Conservatives Who Need to Prove a False Point About the Minimum Wage Refer to One Closing Restaurant as a “Spate”

Shorter New York Post: Pizza, pizza everywhere! (But let's pretend there's a crisis anyway.)

Shorter New York Post: Pizza, pizza everywhere! (But let’s pretend there’s a crisis anyway.)

You’re probably sick of hearing about Z Pizza. Hell, I’m sick of writing about Z Pizza. But at the time of this writing, Z Pizza is the only business in Seattle to claim it’s closing thanks to Seattle’s increased minimum wage, and that makes Z Pizza the poster child for the anti-$15 movement.

This weekend, a few writers used Z Pizza as an example of a rash of restaurant closures in Seattle. Why didn’t they use any other examples? Because Z Pizza is, as I’ve mentioned above, the only restaurant claiming to close due to the minimum wage increase.

In a post on her blog, conservative talking head Katie Kieffer cites a Forbes report that Seattle restaurants “are closing at higher than normal rates,” and then she uses that report to claim that the minimum wage should be eliminated entirely. That Forbes report is by anti-$15 hack Tim Worstall, who cites a sloppy Seattle magazine story that has long since been debunked by the Seattle Times. In other words, it’s based on nothing at all.

In fact, Kieffer’s post is so mind-bendingly dumb that I could spend all afternoon poking at all its illogical leaps and inane assumptions. Thankfully, Linda Tirado has already fisked Kieffer’s post, to hilarious effect. Suffice it to say, a $0 minimum wage—a.k.a. slavery—is not a convincing response to the $15 minimum wage.

In an anti-$15 editorial published yesterday, the New York Post claimed that “a similar hike in Seattle’s minimum wage was leading to a spate of local restaurant closings.” Their only source for that “spate?” The aforementioned (debunked) Seattle magazine story.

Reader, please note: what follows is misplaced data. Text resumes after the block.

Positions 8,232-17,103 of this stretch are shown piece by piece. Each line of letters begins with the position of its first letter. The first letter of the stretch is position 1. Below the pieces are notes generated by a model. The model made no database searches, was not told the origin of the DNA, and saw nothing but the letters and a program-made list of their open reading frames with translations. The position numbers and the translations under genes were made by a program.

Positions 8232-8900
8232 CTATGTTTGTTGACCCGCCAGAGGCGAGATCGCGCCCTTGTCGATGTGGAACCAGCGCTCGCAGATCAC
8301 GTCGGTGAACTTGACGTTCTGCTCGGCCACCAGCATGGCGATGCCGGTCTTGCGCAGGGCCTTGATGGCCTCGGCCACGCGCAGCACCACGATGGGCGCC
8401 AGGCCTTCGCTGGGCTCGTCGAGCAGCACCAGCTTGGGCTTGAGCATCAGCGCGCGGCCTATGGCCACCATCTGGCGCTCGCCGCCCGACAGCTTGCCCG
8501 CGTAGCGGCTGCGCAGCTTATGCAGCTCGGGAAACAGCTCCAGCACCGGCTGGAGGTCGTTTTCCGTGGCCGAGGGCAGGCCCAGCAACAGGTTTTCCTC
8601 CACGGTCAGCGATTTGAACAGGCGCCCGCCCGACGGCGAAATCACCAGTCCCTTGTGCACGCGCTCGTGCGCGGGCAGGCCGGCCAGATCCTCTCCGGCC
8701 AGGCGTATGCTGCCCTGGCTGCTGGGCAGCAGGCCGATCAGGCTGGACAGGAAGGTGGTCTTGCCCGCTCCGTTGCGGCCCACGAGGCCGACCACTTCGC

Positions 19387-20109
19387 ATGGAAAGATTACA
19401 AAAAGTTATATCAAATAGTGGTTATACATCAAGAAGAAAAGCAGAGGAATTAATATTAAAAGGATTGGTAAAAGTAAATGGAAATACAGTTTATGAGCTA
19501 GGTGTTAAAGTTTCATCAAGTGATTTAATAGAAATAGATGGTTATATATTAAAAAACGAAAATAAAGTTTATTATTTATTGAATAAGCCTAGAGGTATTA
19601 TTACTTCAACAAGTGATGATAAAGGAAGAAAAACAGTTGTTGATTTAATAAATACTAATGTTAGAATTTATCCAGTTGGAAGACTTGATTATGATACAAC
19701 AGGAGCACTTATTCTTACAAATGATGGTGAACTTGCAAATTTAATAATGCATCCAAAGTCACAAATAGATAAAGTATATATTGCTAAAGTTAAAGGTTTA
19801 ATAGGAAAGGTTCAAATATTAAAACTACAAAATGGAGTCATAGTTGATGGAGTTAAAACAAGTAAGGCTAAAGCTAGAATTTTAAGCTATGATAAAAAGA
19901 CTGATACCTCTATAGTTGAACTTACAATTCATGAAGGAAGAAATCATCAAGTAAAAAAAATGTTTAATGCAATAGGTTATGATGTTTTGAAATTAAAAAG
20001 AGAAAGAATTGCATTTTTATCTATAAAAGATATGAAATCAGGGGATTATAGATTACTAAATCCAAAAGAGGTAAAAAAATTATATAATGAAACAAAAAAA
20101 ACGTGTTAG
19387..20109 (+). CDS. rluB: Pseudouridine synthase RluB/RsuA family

Really? A “spate?” One Z Pizza franchise is a “spate,” now? Because when I Googled the definition of “spate,” I was told that it meant “a large number of similar things or events appearing or occurring in quick succession.”

Look, I understand other restaurants are going to close in Seattle, because opening a restaurant is risky. And I guarantee that the lure of the spotlight is going to inspire some restaurateurs to claim the increased minimum wage is the cause of those closures, and when that happens, conservative outlets are going to descend like sharks on putrid meat.

But restaurants close all the time. I don’t see anyone publishing stories claiming that Nebraska’s $2.13 tipped-employee minimum wage is responsible for the closure of Lincoln’s Heidelberg’s South location, or the tragic loss of Big Vinny’s Take and Bake Pizza, or the Sasquatch Cafe. All of these restaurants closed in Lincoln this year, proving that even a rock-bottom minimum wage can’t guarantee a business’s success.

What we’re seeing on the right is a panicked attempt to ring alarm bells. But the data in Seattle simply don’t back up those claims. There is no “spate” here. There’s one outlier. And last week, five new restaurants applied for business licenses in Seattle. That’s a fact.



Paul Constant
Paul Constant has written about politics, books, and film for Newsweek, The Progressive, the Utne Reader, and alternative weeklies around the country.